Drinking alcohol 'may increase risk of some types of breast cancer'
A US study, published in the Journal of the National Cancer Institute, has confirmed suggestions that certain types of breast cancer are more common among women who regularly drink alcohol.
Scientists at the Fred Hutchinson Cancer Research Centre analysed data on 2,944 postmenopausal women, all of whom took part in the wider Women's Health Initiative study between 1993 and 1998.
All of the women involved in the latest analysis had been diagnosed with invasive breast cancer and the researchers looked at a wide range of data on each of them.
This included details about their tumours, such as whether they originated in the breast ducts (ductal tumours) or milk-producing lobes (lobular tumours) and chemical details about the tumours' sensitivity to the hormones oestrogen and progesterone.
They also examined lifestyle factors, such as the women's self-reported levels of alcohol consumption; family history of diseases; and whether or not they had children.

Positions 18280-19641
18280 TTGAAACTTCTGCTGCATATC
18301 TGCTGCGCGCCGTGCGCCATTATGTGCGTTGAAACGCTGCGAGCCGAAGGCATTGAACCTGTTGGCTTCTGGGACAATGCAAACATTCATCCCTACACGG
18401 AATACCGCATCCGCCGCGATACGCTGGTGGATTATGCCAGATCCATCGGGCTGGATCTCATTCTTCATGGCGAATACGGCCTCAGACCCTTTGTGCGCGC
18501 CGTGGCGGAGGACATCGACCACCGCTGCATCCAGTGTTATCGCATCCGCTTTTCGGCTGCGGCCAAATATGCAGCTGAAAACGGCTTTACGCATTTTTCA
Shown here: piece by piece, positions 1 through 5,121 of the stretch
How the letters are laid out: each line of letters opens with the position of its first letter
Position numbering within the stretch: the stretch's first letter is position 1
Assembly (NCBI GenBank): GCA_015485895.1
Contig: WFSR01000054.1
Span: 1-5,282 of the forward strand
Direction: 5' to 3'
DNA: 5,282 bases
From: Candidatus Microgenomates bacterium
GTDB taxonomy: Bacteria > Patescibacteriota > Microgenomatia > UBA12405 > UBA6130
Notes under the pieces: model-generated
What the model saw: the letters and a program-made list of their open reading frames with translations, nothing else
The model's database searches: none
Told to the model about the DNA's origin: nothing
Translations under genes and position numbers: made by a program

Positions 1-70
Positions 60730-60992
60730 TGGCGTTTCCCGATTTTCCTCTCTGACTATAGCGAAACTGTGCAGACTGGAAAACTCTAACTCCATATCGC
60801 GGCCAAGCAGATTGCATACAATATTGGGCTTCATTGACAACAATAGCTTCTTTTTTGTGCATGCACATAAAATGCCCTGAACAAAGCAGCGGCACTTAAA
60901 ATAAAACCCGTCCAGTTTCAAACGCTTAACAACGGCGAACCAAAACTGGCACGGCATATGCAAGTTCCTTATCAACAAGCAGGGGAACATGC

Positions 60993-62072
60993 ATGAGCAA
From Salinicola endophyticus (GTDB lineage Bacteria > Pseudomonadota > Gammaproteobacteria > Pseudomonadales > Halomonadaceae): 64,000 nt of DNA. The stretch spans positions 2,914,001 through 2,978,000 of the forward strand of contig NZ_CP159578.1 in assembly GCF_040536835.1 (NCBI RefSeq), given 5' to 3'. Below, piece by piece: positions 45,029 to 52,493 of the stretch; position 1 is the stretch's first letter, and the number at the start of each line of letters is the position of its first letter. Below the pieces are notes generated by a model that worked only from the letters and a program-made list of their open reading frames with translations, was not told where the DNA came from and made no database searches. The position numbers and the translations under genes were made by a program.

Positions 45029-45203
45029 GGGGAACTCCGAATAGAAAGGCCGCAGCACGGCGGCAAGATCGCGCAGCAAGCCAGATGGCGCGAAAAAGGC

Analysis revealed a link between alcohol consumption and an increased risk of breast cancer overall. However, drinking was more strongly associated with certain types of invasive breast cancer than others.
For instance, women who had seven or more alcoholic drinks per week were almost twice as likely to develop hormone-sensitive lobular cancer as those who never drank alcohol.
In contrast, there was no statistically significant association between drinking alcohol and risk of invasive ductal cancer.
The findings support previous studies which found a link between alcohol consumption and hormone-sensitive breast cancers, as well as studies revealing a stronger association between alcohol and lobular cancer than between alcohol and ductal cancer.
The degree of elevated risk did not appear to be affected by the type of alcohol consumed.
Writing in the Journal of the National Cancer Institute, the study authors revealed: "We found that women who drank one or more drinks a day had about double the risk of lobular type breast cancer, but no increase in their risk of ductal type breast cancer.
"It is important to note that ductal cancer is much more common than lobular cancer, accounting for about 70 per cent of all breast cancers, whereas lobular cancer accounts for only about ten to 15 per cent of cases."
Henry Scowcroft, science information manager at Cancer Research UK, commented: "This new study confirms that breast cancer is more common among women who drink alcohol regularly - and the more they drink the more this risk increases.
"The study also confirms that alcohol increases breast cancer risk by affecting the levels of oestrogen in our bodies. Our researchers have estimated that alcohol is linked to around 5,000 cases of breast cancer every year."